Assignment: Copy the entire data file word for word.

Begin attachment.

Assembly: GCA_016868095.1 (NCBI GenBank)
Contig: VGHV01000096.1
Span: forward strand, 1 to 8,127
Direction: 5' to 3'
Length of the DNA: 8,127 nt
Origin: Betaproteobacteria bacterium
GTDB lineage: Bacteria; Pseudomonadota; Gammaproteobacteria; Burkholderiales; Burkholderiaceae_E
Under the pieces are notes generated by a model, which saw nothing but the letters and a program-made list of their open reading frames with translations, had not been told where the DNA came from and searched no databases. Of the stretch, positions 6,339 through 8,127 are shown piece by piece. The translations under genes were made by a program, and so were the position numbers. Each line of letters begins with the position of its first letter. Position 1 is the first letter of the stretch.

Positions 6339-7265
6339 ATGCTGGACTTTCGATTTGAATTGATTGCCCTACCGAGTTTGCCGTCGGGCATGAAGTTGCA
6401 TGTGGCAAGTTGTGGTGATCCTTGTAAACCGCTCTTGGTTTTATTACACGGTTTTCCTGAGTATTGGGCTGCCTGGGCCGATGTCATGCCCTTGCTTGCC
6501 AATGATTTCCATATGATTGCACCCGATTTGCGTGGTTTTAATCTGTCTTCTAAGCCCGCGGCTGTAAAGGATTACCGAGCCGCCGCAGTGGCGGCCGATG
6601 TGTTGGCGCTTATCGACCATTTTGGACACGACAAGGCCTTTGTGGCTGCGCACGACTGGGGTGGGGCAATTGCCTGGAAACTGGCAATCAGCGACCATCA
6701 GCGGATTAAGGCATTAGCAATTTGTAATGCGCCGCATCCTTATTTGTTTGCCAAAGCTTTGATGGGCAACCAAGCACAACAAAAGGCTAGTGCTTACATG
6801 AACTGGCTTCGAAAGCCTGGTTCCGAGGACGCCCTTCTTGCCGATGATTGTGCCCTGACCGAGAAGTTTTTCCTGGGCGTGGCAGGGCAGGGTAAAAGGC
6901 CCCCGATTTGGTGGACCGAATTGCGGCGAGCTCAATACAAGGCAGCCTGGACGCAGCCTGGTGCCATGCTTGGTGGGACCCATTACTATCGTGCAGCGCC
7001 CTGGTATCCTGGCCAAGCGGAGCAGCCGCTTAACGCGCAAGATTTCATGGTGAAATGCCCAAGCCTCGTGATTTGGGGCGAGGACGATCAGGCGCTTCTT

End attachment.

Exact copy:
Assembly: GCA_016868095.1 (NCBI GenBank)
Contig: VGHV01000096.1
Span: forward strand, 1 to 8,127
Direction: 5' to 3'
Length of the DNA: 8,127 nt
Origin: Betaproteobacteria bacterium
GTDB lineage: Bacteria; Pseudomonadota; Gammaproteobacteria; Burkholderiales; Burkholderiaceae_E
Under the pieces are notes generated by a model, which saw nothing but the letters and a program-made list of their open reading frames with translations, had not been told where the DNA came from and searched no databases. Of the stretch, positions 6,339 through 8,127 are shown piece by piece. The translations under genes were made by a program, and so were the position numbers. Each line of letters begins with the position of its first letter. Position 1 is the first letter of the stretch.

Positions 6339-7265
6339 ATGCTGGACTTTCGATTTGAATTGATTGCCCTACCGAGTTTGCCGTCGGGCATGAAGTTGCA
6401 TGTGGCAAGTTGTGGTGATCCTTGTAAACCGCTCTTGGTTTTATTACACGGTTTTCCTGAGTATTGGGCTGCCTGGGCCGATGTCATGCCCTTGCTTGCC
6501 AATGATTTCCATATGATTGCACCCGATTTGCGTGGTTTTAATCTGTCTTCTAAGCCCGCGGCTGTAAAGGATTACCGAGCCGCCGCAGTGGCGGCCGATG
6601 TGTTGGCGCTTATCGACCATTTTGGACACGACAAGGCCTTTGTGGCTGCGCACGACTGGGGTGGGGCAATTGCCTGGAAACTGGCAATCAGCGACCATCA
6701 GCGGATTAAGGCATTAGCAATTTGTAATGCGCCGCATCCTTATTTGTTTGCCAAAGCTTTGATGGGCAACCAAGCACAACAAAAGGCTAGTGCTTACATG
6801 AACTGGCTTCGAAAGCCTGGTTCCGAGGACGCCCTTCTTGCCGATGATTGTGCCCTGACCGAGAAGTTTTTCCTGGGCGTGGCAGGGCAGGGTAAAAGGC
6901 CCCCGATTTGGTGGACCGAATTGCGGCGAGCTCAATACAAGGCAGCCTGGACGCAGCCTGGTGCCATGCTTGGTGGGACCCATTACTATCGTGCAGCGCC
7001 CTGGTATCCTGGCCAAGCGGAGCAGCCGCTTAACGCGCAAGATTTCATGGTGAAATGCCCAAGCCTCGTGATTTGGGGCGAGGACGATCAGGCGCTTCTT